Linux optimize

Dell and Linux: What's going on?


It's come to my attention that Dell has actually been listening to its users. They started something they call IdeaStorm to get feedback from userspace. They were apparently "flooded" with requests for laptops pre-installed with Linux. The IdeaStorm page was a wiki used as, most likely, a free "focus group" for the company. Hey, I'm all about using your resources! On this front page the first wiki entry was labeled "Pre-Installed Linux | Ubuntu | Fedora | OpenSUSE | Multi-Boot" and offered polls to get feed back and leave comments. Well, as of my reading, there were 588 comments on the entry. I think Dell is getting the feedback they desire.

But what are they going to do with that feedback? Dells' response:

As this community knows, there is no single customer preference for a distribution of Linux. In the last week, the IdeaStorm community suggested more than half a dozen distributions. We don't want to pick one distribution and alienate users with a preference for another. We want users to have the opportunity to help define the market for Linux on desktop and notebook systems. In addition to working with Novell, we are also working with other distributors and evaluating the possibility of additional certifications across our product line. We are continuing to investigate your other Linux-related ideas, so please continue to check here for updates.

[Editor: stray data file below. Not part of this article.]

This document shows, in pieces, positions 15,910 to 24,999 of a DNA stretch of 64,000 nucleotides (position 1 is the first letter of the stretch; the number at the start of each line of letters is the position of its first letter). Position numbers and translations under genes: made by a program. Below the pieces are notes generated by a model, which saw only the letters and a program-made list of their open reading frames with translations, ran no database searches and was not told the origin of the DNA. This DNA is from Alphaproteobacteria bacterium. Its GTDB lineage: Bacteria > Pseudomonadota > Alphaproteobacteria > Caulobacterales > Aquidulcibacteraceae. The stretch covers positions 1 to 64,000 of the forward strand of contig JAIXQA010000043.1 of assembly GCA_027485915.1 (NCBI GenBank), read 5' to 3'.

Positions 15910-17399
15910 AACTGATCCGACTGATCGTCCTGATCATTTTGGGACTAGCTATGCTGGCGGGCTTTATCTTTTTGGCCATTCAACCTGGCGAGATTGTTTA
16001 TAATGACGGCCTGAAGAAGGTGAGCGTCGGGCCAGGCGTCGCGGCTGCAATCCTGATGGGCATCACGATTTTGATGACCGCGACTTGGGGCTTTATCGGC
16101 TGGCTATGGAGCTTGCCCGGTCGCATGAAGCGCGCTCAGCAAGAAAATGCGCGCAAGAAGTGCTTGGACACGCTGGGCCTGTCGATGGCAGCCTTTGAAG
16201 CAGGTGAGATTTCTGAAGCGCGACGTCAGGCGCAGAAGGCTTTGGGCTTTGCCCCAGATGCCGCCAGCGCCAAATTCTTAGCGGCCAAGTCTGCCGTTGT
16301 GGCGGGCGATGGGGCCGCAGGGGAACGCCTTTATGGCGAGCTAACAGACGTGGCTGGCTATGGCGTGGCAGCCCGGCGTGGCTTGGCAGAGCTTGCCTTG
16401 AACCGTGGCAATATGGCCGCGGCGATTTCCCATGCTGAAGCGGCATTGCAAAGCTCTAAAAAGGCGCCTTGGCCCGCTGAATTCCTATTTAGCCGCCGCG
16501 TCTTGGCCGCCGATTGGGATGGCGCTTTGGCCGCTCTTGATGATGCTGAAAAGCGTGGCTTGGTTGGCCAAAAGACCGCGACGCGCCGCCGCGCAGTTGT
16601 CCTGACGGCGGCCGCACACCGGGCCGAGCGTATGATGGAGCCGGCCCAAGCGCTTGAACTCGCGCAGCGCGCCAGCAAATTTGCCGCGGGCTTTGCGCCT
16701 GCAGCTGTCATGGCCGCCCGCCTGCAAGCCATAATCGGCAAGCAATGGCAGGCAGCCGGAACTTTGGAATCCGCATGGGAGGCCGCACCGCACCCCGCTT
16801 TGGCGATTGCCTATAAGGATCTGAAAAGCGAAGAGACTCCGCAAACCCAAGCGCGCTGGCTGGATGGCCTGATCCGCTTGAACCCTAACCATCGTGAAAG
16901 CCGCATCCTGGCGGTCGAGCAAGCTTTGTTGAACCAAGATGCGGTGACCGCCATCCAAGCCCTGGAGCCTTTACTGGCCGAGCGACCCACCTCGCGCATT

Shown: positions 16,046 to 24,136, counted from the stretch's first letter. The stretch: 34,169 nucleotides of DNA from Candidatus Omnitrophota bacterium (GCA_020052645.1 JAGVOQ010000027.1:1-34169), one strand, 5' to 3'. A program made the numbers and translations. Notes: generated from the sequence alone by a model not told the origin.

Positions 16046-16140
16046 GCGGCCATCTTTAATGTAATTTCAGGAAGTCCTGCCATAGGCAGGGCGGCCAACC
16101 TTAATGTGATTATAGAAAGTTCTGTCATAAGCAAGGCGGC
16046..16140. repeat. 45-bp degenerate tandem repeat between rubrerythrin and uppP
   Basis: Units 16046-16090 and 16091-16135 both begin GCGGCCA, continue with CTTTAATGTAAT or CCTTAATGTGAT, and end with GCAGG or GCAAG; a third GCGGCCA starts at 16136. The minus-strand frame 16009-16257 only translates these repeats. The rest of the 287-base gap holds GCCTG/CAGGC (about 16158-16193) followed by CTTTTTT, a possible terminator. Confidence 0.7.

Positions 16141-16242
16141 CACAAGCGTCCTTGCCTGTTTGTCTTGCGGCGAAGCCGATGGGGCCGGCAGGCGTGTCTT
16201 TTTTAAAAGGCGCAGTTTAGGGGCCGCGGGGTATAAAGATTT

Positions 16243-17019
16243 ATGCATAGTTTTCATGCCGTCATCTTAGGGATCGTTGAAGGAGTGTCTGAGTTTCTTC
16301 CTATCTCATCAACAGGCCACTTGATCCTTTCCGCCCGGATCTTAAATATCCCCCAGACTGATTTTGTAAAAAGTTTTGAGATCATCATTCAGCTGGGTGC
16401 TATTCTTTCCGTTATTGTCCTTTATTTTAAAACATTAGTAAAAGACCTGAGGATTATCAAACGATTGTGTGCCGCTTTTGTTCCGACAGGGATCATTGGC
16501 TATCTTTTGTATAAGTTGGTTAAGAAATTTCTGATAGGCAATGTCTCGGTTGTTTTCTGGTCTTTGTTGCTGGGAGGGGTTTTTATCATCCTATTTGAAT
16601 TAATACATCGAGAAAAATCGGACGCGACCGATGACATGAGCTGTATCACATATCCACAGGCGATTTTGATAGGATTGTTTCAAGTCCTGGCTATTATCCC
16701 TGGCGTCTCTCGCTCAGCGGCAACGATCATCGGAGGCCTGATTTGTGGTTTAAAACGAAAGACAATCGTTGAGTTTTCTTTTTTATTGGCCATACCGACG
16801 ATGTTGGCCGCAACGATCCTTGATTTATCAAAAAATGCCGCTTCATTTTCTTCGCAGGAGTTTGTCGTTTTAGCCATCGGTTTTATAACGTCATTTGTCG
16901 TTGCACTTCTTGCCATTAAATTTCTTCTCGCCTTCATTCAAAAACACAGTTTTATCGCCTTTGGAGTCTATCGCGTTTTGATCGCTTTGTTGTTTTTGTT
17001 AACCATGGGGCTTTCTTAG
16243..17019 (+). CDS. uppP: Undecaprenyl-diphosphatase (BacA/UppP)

Ah yes, the old "we've listened to you and want to please you...BUT!" Now I'm not completely dogging Dell. At least they are trying. But it seems what they are trying to do is get the open source community's attention by saying "you want laptops with pre-loaded Linux? We just might ship them." In the end, however, they just wind up saying "You see - it's too hard to please everyone so we're just going to ship laptops that we certify will install your distribution of choice."

Okay - that helps those already in the know. The l33t will be able to get a laptop they know will work with Linux. But what about the segment of the computing community that Linux NEEDS to reach out to - you know, the ones that have no idea what a distribution is! What they need are shiny new laptops that arrive at their door pre-loaded and ready to rock the open source way. THAT would be a boon to the Linux community.

Of course there are a few small-time companys that will ship you a laptop pre-loaded with Linux - if you want to shell out FAR too much money for an underpowered piece of machinery that will run Linux. That's not the way the PC industry works now (unless you're Apple). The PC industry works by selling cheap hardware with a pre-installed OS so the user has to do little work to make the hardware useful. 

That's what Dell needs to bring to the Linux table. And they can do it. Pick a distribution and stick to it. Ship SuSE Linux. The users that NEED a pre-installed distro won't care. And if those users WANT to install a different distro, more than likely it'll work.

There - you kill two birds with one stone. Everyone is happy. And in the end, Dell makes a bit more money. 

About

Jack Wallen is an award-winning writer for TechRepublic and Linux.com. He’s an avid promoter of open source and the voice of The Android Expert. For more news about Jack Wallen, visit his website getjackd.net.

10 comments
jlwallen
jlwallen

Dell said this week: "The company said today that the note was just about certifying the hardware for being ready to work with Novell SUSE Linux, not an announcement that the computers would be loaded and sold with the operating system in the near future..." What do you think of that? Backpedaling? Or was it a case of the Linux community jumping the gun?

Daniel.Muzrall
Daniel.Muzrall